Rated PG for violence, scary images and thematic elements

As with all three of the releases given to us by Disney, “Pom Poko” looks simply fantastic on Blu-ray. With a 1.85:1 theatrical aspect ratio and encoded on disc with an AVC encode, the image pops off the screen like I have never seen it before. There is a very natural layer of film grain over the animation and it gives the film a rugged and definitely 90s feel to it. The animation itself is superb, with strong lines and cheerful colors to brighten up the picture. Black levels appear to be on par with the best of them and the hand drawn animation looks vivid and crisp as can be. I didn’t notice any banding or encoding issues whatsoever in the transfer and can proudly say that this is the best it has ever looked by a large margin. Studio Chibli always does a fantastic job with their video encodes, and this one is no different.

Like “Porco Rosso”, “Pom Poko” is given two different lossless 2.0 tracks to enjoy, with one in English and the other in Japanese with English subs. As usual, I enjoyed the Japanese track a bit better than the English one, especially since the Japanese voice actors gave the movie a darker and harsher feel, while the English cast seemed younger and gave it a lighter tone. Sadly the subtitles included on the disc are both “dubtitles” instead of having a literal translation on the disc like “Porco Rosso” had. In regards to the actual fidelity, this is a great 2.0 track, with very impressive dialogue and some solid channel separation among the two speakers. There is some mild LFE baked into the encoding that gives a fuller feeling to the track and there was some impressive use of directionality in film, specifically among the boisterous moments.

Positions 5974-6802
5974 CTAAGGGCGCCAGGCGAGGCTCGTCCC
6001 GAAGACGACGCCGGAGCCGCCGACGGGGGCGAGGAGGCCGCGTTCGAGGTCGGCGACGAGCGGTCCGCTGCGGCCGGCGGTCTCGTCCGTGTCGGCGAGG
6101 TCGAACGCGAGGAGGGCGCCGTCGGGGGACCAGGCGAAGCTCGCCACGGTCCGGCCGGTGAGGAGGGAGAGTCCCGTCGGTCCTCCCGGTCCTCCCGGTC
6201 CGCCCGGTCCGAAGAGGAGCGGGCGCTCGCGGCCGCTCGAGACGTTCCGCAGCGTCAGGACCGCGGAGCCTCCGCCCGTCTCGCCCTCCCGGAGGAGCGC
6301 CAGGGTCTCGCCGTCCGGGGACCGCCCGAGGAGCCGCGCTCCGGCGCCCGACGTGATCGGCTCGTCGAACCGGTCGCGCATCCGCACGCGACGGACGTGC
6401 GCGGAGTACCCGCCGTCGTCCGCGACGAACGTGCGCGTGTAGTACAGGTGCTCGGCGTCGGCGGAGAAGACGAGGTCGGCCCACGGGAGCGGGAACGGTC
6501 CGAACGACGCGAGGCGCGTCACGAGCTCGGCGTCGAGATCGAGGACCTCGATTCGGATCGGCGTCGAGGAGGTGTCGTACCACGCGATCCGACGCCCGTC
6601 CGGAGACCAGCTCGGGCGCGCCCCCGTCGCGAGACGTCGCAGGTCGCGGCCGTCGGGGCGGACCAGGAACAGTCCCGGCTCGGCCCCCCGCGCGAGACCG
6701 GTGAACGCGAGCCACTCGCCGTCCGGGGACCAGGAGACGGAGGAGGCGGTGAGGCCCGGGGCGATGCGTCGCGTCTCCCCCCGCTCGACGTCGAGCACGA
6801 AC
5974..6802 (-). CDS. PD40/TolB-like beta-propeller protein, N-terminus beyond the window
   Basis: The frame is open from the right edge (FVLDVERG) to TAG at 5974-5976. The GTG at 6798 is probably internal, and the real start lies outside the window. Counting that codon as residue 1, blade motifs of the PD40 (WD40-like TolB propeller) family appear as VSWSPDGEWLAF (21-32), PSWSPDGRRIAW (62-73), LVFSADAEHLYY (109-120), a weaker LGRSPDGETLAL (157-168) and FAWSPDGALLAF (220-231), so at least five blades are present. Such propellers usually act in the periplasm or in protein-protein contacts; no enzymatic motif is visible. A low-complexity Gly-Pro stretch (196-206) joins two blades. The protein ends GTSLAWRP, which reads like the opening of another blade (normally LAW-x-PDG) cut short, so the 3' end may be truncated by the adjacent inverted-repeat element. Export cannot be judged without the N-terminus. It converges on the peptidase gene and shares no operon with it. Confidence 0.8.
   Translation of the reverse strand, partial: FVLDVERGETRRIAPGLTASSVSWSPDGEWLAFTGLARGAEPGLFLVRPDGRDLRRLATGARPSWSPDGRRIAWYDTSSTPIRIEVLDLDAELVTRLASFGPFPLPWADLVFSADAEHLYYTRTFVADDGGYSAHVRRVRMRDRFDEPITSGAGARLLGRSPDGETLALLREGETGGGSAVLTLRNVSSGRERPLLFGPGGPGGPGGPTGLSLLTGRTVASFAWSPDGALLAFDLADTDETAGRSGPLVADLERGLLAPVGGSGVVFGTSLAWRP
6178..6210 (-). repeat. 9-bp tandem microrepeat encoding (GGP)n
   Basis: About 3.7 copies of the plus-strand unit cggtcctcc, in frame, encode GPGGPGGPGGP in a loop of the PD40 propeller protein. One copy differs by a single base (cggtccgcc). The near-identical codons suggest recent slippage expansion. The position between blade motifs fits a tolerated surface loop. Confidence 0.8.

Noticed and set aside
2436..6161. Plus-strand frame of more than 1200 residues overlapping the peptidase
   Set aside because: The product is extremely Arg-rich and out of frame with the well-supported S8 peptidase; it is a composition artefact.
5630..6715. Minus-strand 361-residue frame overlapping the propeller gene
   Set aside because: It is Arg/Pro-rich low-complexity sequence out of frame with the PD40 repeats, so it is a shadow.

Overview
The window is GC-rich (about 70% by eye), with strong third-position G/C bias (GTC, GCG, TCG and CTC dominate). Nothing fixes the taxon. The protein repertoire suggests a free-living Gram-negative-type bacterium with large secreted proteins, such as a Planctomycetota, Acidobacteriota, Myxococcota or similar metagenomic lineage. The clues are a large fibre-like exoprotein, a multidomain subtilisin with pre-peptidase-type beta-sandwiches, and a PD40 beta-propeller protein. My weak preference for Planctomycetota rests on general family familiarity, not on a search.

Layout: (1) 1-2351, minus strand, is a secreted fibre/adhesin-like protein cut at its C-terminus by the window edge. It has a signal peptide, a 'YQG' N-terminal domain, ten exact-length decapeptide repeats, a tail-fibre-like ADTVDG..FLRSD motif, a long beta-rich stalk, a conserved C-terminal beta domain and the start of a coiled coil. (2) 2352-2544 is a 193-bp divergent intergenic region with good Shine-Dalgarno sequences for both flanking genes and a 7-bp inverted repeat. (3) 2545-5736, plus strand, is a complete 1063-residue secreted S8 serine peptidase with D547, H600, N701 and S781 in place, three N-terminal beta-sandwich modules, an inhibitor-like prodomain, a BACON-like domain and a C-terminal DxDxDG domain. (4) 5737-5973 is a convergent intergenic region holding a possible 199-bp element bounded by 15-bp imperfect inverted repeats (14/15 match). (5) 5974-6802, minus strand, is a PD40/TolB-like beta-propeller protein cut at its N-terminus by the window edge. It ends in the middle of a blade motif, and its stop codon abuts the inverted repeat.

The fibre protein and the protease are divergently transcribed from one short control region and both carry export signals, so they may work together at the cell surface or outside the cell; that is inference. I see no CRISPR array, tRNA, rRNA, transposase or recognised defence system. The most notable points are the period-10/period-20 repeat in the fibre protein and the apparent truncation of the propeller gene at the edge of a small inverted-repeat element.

• Japanese Storyboards
• Promotional Materials
• Trailers


“Pom Poko” is one of those Studio Chibli titles that I honestly had almost forgotten about. It’s about as remembered as “My Neighbors, the Yamadas” and “The Cat Returns” in the archives, but still is a rather interesting trip down memory lane. A very whimsical and unique trip at that. While it isn’t one of the greatest of the series, it certainly is faithfully presented on Blu-ray with fantastic technical specs and certainly deserves a watch for fans of Japanese Animation. While I usually tell everyone to give it a watch or a buy, this is one of the few that I would honestly recommend a rental first, as it is one of the strangest of the entire Studio Chibli lineup.

Additional Information:

Starring: Shinchô Kokontei, Makoto Nonomura, Yuriko Ishida
Directed By: Isao Takahata
Written By: Hayao Miyazaki (Idea) Isao Takahata (Screenplay)
Aspect Ratio: 1.85:1 AVC
Audio: ENGLISH: DTS-HD MA 2.0, Japanese DTS-HD MA 2.0, French DD 2.0
Studio: Studio Chibli/Disney
Rated: PG
Runtime: 119 Minutes
Blu-ray Release Date: February 3rd 2015

Buy Pom Poko On Blu-ray at Amazon

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post #2 of 3 Old 02-03-15, 05:55 AM
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Re: Pom Poko - Blu-ray Review

Thanks for the review. I never heard of this movie actually. I have enjoyed watching “My Neighbors, the Yamadas” and “The Cat Returns” so I will have to check this movie out as well. Thanks for the insight.

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post #3 of 3 Old 02-03-15, 06:20 AM Thread Starter
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Re: Pom Poko - Blu-ray Review

tripplej wrote: View Post
Thanks for the review. I never heard of this movie actually. I have enjoyed watching “My Neighbors, the Yamadas” and “The Cat Returns” so I will have to check this movie out as well. Thanks for the insight.
you're quite welcome. I'd say it's probably the most obscure of the Ghibli releases, so I'm not completely surprised that this one is a new one for you.